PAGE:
Your SlideShare is downloading. ×
Biomass  Program  Overview
Upcoming SlideShare
Loading in...5
×

Thanks for flagging this SlideShare!

Oops! An error has occurred.

×

Introducing the official SlideShare app

Stunning, full-screen experience for iPhone and Android

Text the download link to your phone

Standard text messaging rates apply

Biomass Program Overview

2,004
views

Published on

Published in: Technology, Business

0 Comments
1 Like
Statistics
Notes
  • Be the first to comment

No Downloads
Views
Total Views
2,004
On Slideshare
0
From Embeds
0
Number of Embeds
0
Actions
Shares
0
Downloads
63
Comments
0
Likes
1
Embeds 0
No embeds

Report content
Flagged as inappropriate Flag as inappropriate
Flag as inappropriate

Select your reason for flagging this presentation as inappropriate.

Cancel
No notes for slide
  • Transcript

    • 1. DOE/EE/OBP Biomass Program Overview and Products R&D Western Regional Sun Grant Initiative Dr. Todd Werpy PNNL/DOE August 16, 2004
    • 2. Mission of OBP
      • “ The mission of OBP is to partner with U.S. industry to foster research and development on advanced technologies that will transform our abundant biomass resources into clean, affordable, and domestically-produced biofuels, biopower and high-value products. The result will be improved economic development, expanded energy supply options, and increased energy security”
    • 3. Program Goals Develop biorefinery-related technologies to the point that they are cost and performance competitive and are used by the nation’s transportation, energy, chemical, and power industries to meet their market objectives 2005: Demonstrate an integrated process for fuels production from biomass 2007: Complete technology development necessary to enable start-up demonstration of a biorefinery producing fuels, chemicals, and power 2010: Help U.S. industry to establish the first large-scale integrated biorefinery based on agricultural residues
    • 4. Strategy: Remove Technical Barriers Thermo-Chemical Platform Sugar Platform Biomass CO, H 2 , Bio-oils Sugar Feedstocks & Lignin Residues Advanced Biomass Process R&D Technology Validation and Systems Integration “The Integrated Biorefinery” Mixed Sugars Syngas, Pyrolysis-oils Fuels, Chemicals, Materials, Heat & Power
    • 5. Program Strategy
      • Analysis is used to identify major cost barrier areas in each element of the program
      • Research is dedicated to overcoming these barriers and reducing the cost of each process as well as the final integrated biorefinery
      • Program is driven by private public partnerships to ensure integrity of the program
      • Regular reviews are undertaken to ensure progress and fiduciary responsibility
      • Program is based on both near term and long R&D objectives
    • 6. Program Structure $6MM $5MM $16.9 MM $20 MM $21.7 MM Congressional Mandates - $41MM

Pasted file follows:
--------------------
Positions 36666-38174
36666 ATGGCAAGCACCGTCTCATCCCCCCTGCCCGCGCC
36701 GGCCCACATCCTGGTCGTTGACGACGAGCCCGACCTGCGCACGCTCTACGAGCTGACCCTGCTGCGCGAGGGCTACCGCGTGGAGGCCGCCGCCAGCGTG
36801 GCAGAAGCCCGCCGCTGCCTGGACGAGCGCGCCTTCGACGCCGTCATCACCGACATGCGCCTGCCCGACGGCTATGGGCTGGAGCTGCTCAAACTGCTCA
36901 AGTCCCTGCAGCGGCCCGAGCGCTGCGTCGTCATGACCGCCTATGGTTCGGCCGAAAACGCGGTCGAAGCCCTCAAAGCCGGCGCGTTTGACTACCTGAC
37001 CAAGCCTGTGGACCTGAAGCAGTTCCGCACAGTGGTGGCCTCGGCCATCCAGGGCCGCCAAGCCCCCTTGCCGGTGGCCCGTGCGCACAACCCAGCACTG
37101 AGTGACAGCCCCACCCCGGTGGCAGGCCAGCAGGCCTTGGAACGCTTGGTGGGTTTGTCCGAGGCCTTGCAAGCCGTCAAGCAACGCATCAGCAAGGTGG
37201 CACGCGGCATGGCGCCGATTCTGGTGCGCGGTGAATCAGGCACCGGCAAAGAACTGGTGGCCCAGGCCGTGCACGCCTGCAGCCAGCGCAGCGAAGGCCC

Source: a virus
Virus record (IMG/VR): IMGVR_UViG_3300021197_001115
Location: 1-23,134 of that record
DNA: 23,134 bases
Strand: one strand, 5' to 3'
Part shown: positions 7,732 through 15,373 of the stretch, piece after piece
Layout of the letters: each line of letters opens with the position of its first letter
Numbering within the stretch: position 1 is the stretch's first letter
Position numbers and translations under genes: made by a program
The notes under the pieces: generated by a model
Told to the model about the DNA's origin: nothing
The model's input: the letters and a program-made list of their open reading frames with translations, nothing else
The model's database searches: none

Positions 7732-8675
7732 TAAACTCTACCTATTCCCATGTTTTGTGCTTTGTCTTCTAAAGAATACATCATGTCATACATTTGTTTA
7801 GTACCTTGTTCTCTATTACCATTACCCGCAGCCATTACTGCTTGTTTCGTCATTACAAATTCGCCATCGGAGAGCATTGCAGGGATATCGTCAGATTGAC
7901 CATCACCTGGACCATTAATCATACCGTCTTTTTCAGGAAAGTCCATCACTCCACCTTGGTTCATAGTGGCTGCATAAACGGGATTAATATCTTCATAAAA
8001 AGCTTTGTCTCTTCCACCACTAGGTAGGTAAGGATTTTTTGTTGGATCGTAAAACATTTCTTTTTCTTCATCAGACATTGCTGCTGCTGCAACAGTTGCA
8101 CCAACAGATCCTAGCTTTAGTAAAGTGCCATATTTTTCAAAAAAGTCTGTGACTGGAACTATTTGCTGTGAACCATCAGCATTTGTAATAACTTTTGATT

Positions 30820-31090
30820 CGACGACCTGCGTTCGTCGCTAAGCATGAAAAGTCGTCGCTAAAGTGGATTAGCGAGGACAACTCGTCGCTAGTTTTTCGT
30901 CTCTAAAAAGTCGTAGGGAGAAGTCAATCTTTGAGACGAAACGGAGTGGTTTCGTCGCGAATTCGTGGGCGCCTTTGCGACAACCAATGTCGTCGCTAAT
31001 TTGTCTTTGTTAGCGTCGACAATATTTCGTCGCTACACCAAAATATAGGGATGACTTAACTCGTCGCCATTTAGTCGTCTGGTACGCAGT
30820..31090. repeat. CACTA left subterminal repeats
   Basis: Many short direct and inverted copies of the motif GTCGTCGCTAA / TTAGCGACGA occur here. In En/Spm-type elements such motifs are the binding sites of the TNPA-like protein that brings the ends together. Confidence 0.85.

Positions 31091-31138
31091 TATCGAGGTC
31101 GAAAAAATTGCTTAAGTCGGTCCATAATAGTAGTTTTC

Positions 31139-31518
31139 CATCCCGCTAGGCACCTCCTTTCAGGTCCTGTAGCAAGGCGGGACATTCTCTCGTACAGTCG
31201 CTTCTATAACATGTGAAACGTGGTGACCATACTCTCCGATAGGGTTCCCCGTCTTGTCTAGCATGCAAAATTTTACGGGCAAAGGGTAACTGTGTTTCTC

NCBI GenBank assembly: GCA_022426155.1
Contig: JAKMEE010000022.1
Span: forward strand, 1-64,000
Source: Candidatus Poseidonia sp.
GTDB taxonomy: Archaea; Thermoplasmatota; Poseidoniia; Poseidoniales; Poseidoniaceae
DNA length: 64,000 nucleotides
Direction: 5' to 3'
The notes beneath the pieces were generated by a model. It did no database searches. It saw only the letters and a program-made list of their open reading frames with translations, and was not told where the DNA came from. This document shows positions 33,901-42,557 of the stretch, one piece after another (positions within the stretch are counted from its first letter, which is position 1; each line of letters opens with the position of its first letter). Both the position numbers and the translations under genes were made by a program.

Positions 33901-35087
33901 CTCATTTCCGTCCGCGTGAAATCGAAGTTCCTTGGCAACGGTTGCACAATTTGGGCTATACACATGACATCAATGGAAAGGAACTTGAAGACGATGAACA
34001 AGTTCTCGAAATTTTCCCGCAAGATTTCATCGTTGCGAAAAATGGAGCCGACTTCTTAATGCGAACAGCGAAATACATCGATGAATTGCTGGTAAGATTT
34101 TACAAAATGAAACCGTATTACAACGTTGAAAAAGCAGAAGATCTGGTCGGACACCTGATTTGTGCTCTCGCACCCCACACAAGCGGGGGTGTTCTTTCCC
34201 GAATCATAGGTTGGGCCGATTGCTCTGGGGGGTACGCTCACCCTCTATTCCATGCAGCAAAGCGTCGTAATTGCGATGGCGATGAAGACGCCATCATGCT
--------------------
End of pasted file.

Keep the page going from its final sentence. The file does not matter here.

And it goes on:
• 7. Biomass Program Funding
      • Three-fold increase in earmarks since 2000
      • EWD Earmarks have grown from 18% to over 47% of the total funding
      • Real decline in the available funds used in support planned R&D
      13 18 39 30 41 81 94 74 61 80 Earmarks Total Funds for Planned R&D Legend Earmarks and Total Funding Millions of Dollars per Year
    • 8. Building the Bio-refinery
      • Maximize the value from the existing infrastructure
      • Bring lignocellulosics into those existing facilities
      • Build stand alone lignocellulosic facilities
    • 9. An Example of a Grains Bio-refinery Corn Wet Mill starch corn oil corn gluten meal corn gluten feed food & industrial starches hydrolysis glucose fuel ethanol high fructose corn syrup fermentation sorbitol • foodstuffs • pharma . polyols isosorbide hydrogenation other citric acid lysine xanthan gums itaconic acid & other fermentation products industrial oils lactic acid PLA polymers • resins & plastics applications • polyesters • surfactants • pharmaceuticals deicers solvents coatings glycerol food oils feed oils Corn Wet Mill starch corn oil corn gluten meal corn gluten feed food & industrial starches hydrolysis glucose fuel ethanol high fructose corn syrup fermentation sorbitol foodstuffs pharma . polyols isosorbide hydrogenation Other sweeteners citric acid lysine xanthan gums itaconic acid & other fermentation products industrial oils lactic acid PLA polymers resins & plastics applications polyesters surfactants pharmaceuticals deicers solvents coatings glycerol food oils feed oils Phytochemicals C-5 Products Xylitol & polyols Bio-diesel Di-acids Epoxides Diols Diacids Polymers Vinyl Monomer Other Products Of Fermentation
    • 10. Building the Biorefinery Current Portfolio Biomass Feedstock Starch Cellulose Lignin Hemi-Cellulose Oil Industrial Starches Protein Xylose Arabinose Glucose Liquid Fuels (EtOH) Lactic Acid PLA Xylitol Arabinitol Succinic Acid Itaconic Acid PG and EG 1,3-PDO Esters Isosorbide PG and EG 3-HP (Acrylic Acid) Liquid Fuels (EtOH) Polyols Pyrolyis Oil Gasification Animal Feed
    • 11. Current Status of Ethanol Dry Mills